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House of Commons debates last night

Debates took place in parliament yesterday evening and afternoon about
Iraq, covering sanctions, the MI6/UNSCOM allegations, military action in
the Gulf.

Full text below, but here what I think are important points:

Tam Dalyell quoted Archbishop Edwin O'Brien, the archbishop of the
archdiocese for the United States military services as calling the bombing
of Iraq a "violation of the moral law", and quoted at length from a speech
Denis Halliday gave in Harvard.

George Galloway and Mr. Tony Lloyd (Minister of State) both spoke of the
Arab Foreign Minister's meeting in Cairo, the former explaining how they
opposed further bombing of Iraq and favoured the early lifting of
sanctions, and the latter quoting them calling for "diplomatic solution in
implementing all relevant Security Council resolutions" and urging the
Iraqi govt. to cooperate with the Sec. Council.

In his answers, Mr Lloyd spoke of the human rights situation in Iraq,
citing the report by Max van der Stoel, the UN rapporteur on Iraq [I
haven't had time to check, but the report of his I've read is quite old
now.  ...SW].  Mr Lloyd complained about "Iraq's restrictions on UN
observers of the Iraqi distribution programme, to the extent that areas
designated as sensitive areas by the Iraqi Government are rarely, if ever,
visited." [A claim I've never heard any of the UN monitors make
themselves ...SW]. 

Mr Lloyd also said "Let us look at the way in which Iraq tries to
prioritise spending of oil for food money. The Iraqi distribution plan for
the present six-month phase in the programme allocates less food than it
did when the programme was worth only $2 billion; it is now worth some
$5.3 billion. It reduces the daily food ration from 2,200 calories to
2,050, and reduces spending on medicine." 
[anyone know if his facts are correct and the reasons?]

Full (long!) text below (from, where all house of
commons debates (Hansard) are published): 

25 Jan 1999 : Column 115


10.15 pm

Mr. Tam Dalyell (Linlithgow) rose--

Mr. Dalyell: I would not have raised in the House the first aspect of
sanctions against Iraq--the subject of the Adjournment debate--had it not
appeared in the front of a national newspaper this morning. I refer to the
relationship between UNSCOM and those who are responsible for UNSCOM. It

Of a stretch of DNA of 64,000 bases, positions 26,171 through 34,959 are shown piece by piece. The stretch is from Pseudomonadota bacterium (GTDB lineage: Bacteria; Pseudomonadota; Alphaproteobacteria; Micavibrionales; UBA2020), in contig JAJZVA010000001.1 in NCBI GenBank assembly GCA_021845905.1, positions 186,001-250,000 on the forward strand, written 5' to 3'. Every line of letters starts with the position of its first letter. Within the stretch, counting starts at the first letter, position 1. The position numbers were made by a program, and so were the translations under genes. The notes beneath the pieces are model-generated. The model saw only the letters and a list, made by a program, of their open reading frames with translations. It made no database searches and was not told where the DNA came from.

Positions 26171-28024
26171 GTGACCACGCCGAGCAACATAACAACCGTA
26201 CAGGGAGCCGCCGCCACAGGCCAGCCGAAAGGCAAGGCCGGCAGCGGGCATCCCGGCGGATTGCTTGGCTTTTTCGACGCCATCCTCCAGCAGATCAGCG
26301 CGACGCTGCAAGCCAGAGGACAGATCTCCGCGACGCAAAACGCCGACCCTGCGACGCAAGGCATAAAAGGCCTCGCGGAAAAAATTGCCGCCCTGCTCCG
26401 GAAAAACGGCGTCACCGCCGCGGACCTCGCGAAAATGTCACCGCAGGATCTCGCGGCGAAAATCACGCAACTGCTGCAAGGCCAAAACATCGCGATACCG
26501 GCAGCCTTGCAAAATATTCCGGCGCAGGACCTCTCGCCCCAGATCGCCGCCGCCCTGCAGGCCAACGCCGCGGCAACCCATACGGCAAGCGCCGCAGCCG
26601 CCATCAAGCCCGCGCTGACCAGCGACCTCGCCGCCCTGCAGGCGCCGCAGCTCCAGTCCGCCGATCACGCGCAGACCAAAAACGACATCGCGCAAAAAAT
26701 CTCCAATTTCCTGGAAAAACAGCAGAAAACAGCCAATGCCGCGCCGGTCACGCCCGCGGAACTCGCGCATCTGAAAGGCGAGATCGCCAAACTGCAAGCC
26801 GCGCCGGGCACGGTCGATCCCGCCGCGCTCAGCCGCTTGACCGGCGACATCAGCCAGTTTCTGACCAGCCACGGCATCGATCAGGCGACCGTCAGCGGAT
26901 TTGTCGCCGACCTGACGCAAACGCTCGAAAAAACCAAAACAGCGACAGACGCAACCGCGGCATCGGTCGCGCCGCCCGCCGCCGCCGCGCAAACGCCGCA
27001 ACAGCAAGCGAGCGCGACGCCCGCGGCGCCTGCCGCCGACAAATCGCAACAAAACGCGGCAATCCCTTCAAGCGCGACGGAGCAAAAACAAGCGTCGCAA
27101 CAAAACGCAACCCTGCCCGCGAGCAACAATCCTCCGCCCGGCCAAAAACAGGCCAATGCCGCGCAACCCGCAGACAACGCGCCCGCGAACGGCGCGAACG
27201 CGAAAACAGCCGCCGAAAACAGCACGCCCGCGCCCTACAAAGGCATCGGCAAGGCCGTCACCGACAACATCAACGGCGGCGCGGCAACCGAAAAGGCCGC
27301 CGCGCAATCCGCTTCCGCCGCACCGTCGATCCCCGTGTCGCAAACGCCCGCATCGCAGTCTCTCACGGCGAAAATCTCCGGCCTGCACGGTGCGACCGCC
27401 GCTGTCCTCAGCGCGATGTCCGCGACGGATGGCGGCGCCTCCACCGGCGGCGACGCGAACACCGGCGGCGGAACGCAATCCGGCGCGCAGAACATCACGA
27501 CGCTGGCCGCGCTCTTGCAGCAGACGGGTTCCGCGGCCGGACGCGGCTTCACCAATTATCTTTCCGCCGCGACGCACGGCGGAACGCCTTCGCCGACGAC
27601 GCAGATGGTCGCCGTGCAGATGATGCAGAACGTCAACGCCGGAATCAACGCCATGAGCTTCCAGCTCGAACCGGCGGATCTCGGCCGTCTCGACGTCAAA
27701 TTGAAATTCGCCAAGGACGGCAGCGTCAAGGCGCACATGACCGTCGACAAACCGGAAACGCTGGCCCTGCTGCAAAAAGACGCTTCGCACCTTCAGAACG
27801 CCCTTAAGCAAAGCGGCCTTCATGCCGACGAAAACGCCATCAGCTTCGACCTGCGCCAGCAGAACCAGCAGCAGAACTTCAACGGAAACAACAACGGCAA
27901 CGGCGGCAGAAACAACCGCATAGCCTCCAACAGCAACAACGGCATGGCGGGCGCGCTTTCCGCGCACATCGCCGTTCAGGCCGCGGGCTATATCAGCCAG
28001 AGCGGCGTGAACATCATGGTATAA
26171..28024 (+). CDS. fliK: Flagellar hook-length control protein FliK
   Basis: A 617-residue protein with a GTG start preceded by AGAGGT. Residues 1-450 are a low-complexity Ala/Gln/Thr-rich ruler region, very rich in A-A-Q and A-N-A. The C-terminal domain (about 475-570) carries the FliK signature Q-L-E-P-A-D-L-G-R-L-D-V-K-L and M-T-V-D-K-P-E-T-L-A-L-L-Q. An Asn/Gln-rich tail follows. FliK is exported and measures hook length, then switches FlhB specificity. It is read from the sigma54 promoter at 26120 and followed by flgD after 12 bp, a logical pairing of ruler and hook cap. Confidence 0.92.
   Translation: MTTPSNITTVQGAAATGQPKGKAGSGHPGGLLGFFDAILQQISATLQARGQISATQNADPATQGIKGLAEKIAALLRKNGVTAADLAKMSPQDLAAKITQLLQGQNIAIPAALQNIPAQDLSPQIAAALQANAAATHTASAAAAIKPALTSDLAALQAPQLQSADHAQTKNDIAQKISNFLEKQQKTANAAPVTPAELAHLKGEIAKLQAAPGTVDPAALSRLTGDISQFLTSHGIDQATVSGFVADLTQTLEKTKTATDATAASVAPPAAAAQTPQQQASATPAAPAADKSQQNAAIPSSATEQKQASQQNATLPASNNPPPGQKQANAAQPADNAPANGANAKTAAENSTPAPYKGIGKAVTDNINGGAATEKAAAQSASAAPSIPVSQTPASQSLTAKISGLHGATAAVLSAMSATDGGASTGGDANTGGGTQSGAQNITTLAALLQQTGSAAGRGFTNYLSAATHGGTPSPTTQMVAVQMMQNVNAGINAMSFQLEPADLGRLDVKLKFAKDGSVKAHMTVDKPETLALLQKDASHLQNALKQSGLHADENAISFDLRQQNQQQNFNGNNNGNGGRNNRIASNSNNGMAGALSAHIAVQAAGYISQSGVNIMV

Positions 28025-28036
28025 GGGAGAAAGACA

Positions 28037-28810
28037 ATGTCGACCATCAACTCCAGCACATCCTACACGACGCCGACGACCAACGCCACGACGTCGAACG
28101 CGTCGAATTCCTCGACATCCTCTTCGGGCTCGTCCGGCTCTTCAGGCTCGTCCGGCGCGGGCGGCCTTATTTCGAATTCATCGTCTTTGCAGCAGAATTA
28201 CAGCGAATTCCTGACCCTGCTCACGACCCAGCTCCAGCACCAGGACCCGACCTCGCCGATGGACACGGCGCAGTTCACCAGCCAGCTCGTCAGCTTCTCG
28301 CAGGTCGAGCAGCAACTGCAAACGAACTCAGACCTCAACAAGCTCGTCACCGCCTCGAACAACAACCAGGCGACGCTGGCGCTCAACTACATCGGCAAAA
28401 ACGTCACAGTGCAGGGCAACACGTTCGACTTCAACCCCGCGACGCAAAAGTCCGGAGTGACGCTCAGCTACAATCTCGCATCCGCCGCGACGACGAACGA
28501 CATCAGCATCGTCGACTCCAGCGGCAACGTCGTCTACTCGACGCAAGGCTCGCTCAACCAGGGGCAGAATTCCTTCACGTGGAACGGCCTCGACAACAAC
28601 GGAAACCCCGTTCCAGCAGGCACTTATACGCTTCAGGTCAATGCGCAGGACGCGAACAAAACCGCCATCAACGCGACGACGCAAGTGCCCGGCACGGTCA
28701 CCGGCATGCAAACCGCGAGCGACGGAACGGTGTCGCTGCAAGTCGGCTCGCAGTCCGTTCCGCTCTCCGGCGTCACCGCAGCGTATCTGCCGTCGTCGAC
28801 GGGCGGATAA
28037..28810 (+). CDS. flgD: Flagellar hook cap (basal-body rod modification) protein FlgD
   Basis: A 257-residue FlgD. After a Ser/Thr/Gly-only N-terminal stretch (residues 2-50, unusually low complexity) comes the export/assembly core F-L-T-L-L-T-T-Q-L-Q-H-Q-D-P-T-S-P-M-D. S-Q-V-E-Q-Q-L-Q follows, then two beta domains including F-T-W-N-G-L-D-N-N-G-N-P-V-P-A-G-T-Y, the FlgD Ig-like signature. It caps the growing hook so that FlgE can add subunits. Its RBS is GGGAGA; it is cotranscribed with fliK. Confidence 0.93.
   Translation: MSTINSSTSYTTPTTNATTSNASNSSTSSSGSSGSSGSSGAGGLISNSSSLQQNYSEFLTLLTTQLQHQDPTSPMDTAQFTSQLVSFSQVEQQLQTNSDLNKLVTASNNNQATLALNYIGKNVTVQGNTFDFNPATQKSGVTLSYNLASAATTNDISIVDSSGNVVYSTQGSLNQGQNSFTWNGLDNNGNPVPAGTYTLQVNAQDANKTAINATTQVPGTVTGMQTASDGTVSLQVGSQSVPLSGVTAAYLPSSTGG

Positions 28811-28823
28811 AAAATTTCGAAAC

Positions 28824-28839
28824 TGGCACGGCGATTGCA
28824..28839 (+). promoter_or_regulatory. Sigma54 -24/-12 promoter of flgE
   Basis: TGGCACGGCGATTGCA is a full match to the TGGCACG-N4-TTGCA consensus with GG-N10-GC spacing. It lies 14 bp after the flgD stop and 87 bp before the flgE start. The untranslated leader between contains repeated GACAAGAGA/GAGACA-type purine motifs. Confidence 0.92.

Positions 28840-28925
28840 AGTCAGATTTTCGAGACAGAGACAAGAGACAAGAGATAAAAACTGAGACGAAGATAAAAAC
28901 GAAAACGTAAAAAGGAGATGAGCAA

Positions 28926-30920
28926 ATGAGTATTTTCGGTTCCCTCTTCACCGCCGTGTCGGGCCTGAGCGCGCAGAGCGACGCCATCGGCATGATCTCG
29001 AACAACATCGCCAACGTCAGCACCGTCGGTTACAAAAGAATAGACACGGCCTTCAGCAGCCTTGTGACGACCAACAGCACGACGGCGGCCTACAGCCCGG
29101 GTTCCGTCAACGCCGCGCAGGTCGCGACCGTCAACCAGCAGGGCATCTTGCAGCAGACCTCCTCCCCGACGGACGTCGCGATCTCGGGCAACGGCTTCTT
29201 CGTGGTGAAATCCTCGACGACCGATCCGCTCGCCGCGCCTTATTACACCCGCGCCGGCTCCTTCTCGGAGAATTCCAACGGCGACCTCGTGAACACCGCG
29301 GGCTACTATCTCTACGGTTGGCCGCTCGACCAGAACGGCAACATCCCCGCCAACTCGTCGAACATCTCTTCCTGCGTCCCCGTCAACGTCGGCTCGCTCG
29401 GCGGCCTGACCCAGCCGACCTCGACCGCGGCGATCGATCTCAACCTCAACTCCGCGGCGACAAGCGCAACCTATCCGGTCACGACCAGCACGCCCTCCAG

was asserted that there were working for UNSCOM those who reported to
American intelligence and to British intelligence.

At first hand, some seven weeks ago, I went along with Mr. Bill Griffin and
the former Irish Taoiseach, Albert Reynolds, and persuaded them to go to
UNSCOM when we were in Baghdad. I can only report to the House what
happened. I asked whether it was true that Mr. Scott Ritter was, as an
ex-Marine, reporting information from a United Nations organisation to the
United States. The answer was that he was, and that other members of UNSCOM
were ashamed of him. Then I heard Albert Reynolds ask some very strong
questions about the relationship between UNSCOM inspectors and their own
nation states, and the long and the short of it was that, going out of the
room, one of the non-American, non-British officials turned round to me and
said, "You British cannot be quite so relaxed about this."

On further inquiry, the clear implication was that British officials were
indeed reporting to the British Government or--as the press would have
it--MI6. If that is so, it is a major undermining of the United Nations. I
have given notice of the question. I did not want to make it a matter of
public record because it is a delicate and embarrassing subject, but now
that it has appeared on the front pages of the press I invite the
Government to make some comment on the matter.

Secondly, I shall refer briefly to the statement of Archbishop Edwin
O'Brien, the archbishop of the archdiocese for the United States military
services, who said that US bombing of Iraq is morally questionable and that
US military personnel should question their actions if ordered to take an
action that is a clear

     "violation of the moral law."

Archbishop O'Brien is quoted as having said to the Catholic chaplains
serving in the US armed forces throughout the world that soldiers, airmen,
seamen and Marines

     "are not exempt from making conscientious decisions"

when confronted with immoral orders. He said:

     "I join the bishops of our country as well as the concerned voices of
     the Holy See and other hierarchies in calling on our president and his
     advisers to initiate no further military action in the Middle East".

Mr. George Galloway (Glasgow, Kelvin): On the subject of the mounting
international opposition to British and American policy, has my hon. Friend
had the chance,
as I have this evening, to hear the reports coming from Cairo, where the
Arab Foreign Ministers are meeting, where, this very afternoon, the
Egyptian--friendly Egypt--Foreign Minister, Amr Moussa, had a meeting,
indeed an altercation, with the Minister of State, Foreign and Commonwealth
Office, my right hon. Friend the Member for Leeds, Central (Mr. Fatchett),
in which he warned him not to take comfort from Iraq's leaving of the
Foreign Ministers' summit because, he said, the Arab Foreign Ministers are
unequivocally against any further bombing of Iraq and unequivocally in
favour of an early lifting of sanctions?

Mr. Dalyell: There we have the chaplain general of United States forces and